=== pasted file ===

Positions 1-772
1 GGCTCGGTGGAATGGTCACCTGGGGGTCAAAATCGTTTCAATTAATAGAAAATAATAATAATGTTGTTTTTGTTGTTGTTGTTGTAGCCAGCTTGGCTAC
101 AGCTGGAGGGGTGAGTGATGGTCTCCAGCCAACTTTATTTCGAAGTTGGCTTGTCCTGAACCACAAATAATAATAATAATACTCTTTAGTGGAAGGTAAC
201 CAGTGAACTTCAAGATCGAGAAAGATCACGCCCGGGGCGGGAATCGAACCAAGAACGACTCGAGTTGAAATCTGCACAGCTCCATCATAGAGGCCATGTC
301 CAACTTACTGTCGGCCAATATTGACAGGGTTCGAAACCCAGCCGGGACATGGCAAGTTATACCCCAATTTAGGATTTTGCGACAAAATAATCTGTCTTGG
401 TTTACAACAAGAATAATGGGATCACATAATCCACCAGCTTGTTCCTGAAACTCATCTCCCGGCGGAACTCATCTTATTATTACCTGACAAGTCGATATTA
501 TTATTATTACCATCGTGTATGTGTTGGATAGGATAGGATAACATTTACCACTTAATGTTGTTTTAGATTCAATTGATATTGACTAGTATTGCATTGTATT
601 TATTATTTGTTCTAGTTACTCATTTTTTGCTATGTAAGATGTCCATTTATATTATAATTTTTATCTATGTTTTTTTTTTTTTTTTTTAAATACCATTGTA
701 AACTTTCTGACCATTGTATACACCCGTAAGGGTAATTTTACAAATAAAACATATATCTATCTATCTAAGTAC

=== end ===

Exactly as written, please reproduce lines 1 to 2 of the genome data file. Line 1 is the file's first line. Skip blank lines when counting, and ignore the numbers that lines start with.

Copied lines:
Positions 1-772
1 GGCTCGGTGGAATGGTCACCTGGGGGTCAAAATCGTTTCAATTAATAGAAAATAATAATAATGTTGTTTTTGTTGTTGTTGTTGTAGCCAGCTTGGCTAC